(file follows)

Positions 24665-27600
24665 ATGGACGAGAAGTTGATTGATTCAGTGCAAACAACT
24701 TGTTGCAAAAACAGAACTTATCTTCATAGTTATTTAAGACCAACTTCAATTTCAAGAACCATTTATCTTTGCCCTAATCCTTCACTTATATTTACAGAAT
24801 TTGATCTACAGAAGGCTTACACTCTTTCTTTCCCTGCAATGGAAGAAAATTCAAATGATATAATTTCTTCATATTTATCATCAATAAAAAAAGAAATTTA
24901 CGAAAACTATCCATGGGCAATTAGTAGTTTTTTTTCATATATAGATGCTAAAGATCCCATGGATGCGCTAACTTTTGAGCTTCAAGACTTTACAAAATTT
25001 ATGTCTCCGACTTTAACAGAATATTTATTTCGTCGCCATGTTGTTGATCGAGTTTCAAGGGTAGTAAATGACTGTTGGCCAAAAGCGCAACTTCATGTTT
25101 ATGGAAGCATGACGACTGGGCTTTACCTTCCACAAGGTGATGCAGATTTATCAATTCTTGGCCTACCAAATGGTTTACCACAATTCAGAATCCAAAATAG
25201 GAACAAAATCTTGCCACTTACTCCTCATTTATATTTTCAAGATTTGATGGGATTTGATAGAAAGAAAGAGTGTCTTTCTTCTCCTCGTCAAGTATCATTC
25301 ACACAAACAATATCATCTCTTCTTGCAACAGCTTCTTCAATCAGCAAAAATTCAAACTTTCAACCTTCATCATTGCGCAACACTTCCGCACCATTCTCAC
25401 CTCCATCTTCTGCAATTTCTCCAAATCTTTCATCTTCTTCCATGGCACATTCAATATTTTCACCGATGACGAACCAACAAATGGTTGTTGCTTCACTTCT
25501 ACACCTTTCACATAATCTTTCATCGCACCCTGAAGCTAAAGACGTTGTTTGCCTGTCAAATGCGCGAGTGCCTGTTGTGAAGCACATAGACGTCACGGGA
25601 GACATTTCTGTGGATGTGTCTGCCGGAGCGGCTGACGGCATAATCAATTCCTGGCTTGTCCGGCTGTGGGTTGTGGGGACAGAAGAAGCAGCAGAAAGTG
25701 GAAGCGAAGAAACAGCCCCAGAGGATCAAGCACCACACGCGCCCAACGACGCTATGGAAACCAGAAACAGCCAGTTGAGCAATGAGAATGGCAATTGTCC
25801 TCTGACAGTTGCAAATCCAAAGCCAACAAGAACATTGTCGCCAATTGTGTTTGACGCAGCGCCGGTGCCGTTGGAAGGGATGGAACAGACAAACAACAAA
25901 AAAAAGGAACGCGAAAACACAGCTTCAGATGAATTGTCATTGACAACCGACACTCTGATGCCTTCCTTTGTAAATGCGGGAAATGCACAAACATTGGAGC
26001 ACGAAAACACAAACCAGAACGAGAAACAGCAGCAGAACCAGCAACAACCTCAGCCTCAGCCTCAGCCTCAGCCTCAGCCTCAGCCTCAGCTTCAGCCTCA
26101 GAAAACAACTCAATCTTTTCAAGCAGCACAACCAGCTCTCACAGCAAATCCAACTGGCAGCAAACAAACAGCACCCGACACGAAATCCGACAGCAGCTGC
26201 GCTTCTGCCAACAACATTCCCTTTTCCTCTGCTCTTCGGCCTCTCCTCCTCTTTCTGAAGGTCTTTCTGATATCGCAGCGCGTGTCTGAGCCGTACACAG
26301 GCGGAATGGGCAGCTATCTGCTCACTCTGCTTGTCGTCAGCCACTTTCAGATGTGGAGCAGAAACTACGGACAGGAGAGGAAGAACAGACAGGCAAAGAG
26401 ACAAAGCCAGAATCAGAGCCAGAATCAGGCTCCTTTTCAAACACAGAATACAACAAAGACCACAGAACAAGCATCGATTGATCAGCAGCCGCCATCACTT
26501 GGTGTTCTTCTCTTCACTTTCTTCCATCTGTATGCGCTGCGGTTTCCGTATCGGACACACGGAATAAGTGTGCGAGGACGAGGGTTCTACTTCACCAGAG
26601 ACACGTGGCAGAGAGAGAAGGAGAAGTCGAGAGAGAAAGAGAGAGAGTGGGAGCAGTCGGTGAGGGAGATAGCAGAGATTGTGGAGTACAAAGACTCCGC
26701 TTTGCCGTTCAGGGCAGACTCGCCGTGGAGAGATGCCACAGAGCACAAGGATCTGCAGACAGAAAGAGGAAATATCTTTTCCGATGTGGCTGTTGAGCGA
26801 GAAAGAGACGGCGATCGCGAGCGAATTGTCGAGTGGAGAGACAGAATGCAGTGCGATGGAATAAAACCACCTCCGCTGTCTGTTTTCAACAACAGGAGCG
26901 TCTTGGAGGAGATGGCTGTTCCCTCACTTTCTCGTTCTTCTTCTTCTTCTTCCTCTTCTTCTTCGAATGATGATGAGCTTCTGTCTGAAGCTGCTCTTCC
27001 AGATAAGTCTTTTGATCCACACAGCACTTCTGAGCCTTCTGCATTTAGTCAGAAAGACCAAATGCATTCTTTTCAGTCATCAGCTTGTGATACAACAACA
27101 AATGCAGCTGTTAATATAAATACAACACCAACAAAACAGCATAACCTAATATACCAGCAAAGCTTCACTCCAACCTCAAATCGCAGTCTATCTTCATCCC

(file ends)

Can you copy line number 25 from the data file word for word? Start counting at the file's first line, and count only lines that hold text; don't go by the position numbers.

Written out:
26901 TCTTGGAGGAGATGGCTGTTCCCTCACTTTCTCGTTCTTCTTCTTCTTCTTCCTCTTCTTCTTCGAATGATGATGAGCTTCTGTCTGAAGCTGCTCTTCC